Moody's highlights increased vulnerability to catastrophe losses
Three major reinsurance brokerage firms reported last week that reinsurance pricing for the important 1 January, 2010 renewal period was soft across most lines of business in major markets around the globe.
Year over year, prices appear to be flat to down 10% nearly across the board for most coverage subclasses. While not unexpected, Moody’s says the continued soft market will place additional pressure on reinsurers’ underwriting margins and profitability during 2010. The soft market could also mean that the credit profile of the reinsurance industry may not be as healthy as current capital levels indicate. Additionally, in the absence of attractive opportunities on the underwriting side, reinsurers may step up share repurchase activity, which could increase their vulnerability to catastrophe losses.
“We view these developments as having negative implications for policyholders and other creditors of reinsurers,” says the Moody’s credit outlook report.
In the US, the largest reinsurance market in the world, property catastrophe reinsurance rates are reported to have declined by 5% -15%, with pricing for hurricane risks holding up better than for earthquake risks. US casualty rates were generally flat to down 10%, continuing a downward trend over the past few years. Certain segments, however, such as professional liability for financial institutions, had slight price increases. In Europe, rates were generally flat to down 5% for most business lines, with some firmness for property coverages in regions that had catastrophe losses during 2009.
The soft reinsurance pricing results from both increased capacity and reduced demand. On the supply side, the sharp rebound in credit and equity markets during the second half of 2009 boosted reinsurers’ capital positions. In addition, 2009 earnings were robust for the industry, reflecting light catastrophe losses and reserve releases on business written between 2002 and 2006. Consequently, the equity capital position of the reinsurance industry begins 2010 at near peak historical levels. On the demand side, reduced economic activity and the strained reinsurance budgets of primary carriers have had an adverse impact on reinsurance purchases.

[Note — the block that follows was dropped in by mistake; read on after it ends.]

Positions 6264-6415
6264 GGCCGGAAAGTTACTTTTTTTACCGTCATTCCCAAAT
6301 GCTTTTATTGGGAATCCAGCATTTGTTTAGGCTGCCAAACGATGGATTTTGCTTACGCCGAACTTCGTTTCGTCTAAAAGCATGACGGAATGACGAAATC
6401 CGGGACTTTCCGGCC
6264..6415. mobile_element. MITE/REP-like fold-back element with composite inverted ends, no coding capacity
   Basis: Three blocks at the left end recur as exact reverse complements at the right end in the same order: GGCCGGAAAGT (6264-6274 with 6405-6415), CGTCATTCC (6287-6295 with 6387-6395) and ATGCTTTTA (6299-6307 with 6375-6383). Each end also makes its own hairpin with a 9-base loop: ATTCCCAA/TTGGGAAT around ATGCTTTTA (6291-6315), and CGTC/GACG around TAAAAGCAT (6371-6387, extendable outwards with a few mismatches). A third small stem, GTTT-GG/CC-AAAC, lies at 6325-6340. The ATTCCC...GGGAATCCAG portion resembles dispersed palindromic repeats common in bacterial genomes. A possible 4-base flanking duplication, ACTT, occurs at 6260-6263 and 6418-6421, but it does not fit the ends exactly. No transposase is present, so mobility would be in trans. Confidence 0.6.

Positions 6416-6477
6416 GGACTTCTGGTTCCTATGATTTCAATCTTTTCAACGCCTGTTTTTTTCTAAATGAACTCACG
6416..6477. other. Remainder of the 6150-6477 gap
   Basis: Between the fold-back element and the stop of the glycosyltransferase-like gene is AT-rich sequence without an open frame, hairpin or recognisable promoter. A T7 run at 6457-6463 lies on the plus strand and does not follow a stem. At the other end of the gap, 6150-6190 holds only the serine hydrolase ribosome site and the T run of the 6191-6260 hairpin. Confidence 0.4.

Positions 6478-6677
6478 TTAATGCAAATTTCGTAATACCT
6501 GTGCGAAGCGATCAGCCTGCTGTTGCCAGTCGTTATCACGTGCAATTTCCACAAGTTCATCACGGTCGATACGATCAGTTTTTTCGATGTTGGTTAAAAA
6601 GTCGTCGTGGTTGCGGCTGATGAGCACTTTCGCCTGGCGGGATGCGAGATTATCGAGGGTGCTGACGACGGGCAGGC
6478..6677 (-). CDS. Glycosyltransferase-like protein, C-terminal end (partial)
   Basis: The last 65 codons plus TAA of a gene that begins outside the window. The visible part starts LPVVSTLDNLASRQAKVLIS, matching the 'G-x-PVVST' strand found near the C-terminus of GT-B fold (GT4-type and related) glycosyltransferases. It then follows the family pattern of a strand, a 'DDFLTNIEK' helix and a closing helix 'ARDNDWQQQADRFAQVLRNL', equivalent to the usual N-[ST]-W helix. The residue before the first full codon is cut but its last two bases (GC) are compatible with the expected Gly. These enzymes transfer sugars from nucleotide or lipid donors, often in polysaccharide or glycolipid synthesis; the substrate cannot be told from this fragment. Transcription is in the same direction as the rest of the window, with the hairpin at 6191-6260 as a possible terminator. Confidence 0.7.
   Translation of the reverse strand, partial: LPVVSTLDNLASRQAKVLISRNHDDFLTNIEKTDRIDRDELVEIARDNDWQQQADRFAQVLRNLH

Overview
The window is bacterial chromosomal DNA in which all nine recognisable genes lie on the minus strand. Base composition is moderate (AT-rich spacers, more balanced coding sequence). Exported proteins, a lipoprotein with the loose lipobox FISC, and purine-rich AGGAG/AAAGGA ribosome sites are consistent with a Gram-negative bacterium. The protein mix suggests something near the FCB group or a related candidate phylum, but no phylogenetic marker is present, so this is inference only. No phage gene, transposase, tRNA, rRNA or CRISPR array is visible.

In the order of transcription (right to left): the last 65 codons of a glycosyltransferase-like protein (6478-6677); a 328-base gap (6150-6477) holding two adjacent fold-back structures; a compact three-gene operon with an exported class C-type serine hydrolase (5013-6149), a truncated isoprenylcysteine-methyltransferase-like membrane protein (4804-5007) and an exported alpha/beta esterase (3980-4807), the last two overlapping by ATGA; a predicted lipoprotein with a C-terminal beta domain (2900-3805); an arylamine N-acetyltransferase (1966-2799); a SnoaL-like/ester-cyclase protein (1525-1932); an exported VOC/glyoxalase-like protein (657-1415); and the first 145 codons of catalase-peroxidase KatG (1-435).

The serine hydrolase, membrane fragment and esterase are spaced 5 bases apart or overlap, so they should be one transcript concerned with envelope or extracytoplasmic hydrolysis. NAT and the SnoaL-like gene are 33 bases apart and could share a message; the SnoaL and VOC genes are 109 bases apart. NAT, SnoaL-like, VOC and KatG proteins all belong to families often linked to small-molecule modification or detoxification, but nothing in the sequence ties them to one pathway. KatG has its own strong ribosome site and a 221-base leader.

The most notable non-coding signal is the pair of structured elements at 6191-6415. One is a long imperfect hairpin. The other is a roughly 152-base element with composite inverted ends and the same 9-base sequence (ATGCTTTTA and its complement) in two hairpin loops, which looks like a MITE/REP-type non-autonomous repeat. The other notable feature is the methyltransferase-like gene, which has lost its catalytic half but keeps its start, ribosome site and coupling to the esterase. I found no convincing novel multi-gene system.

In September 2009, Moody’s changed its outlook on the reinsurance industry to negative from stable1, highlighting several key concerns; namely, excess capacity and slack demand leading to price competition; the fragility of the capital markets, which could preclude weaker firms from recapitalizing after a catastrophic event; and inadequate casualty rates potentially leading to future reserve deficiencies. With early confirmation that rates are continuing their downward trend, we believe the credit profile of the industry may not be as healthy as current capitalisation levels suggest.
Absent a transformational catastrophic event, Moody’s expects reinsurer profit margins to come under increasing pressure as rate decreases affect the top line, investment income drops owing to low investment yields, and the impact of reserve releases, which have bolstered underwriting results in recent years, diminishes.
A Moody’s spokesman said: “Given these headwinds, we believe that many firms may decide to repurchase shares to boost returns on equity. However, this course of action could result in increased vulnerability to shock losses from catastrophes, with negative implications for ratings.”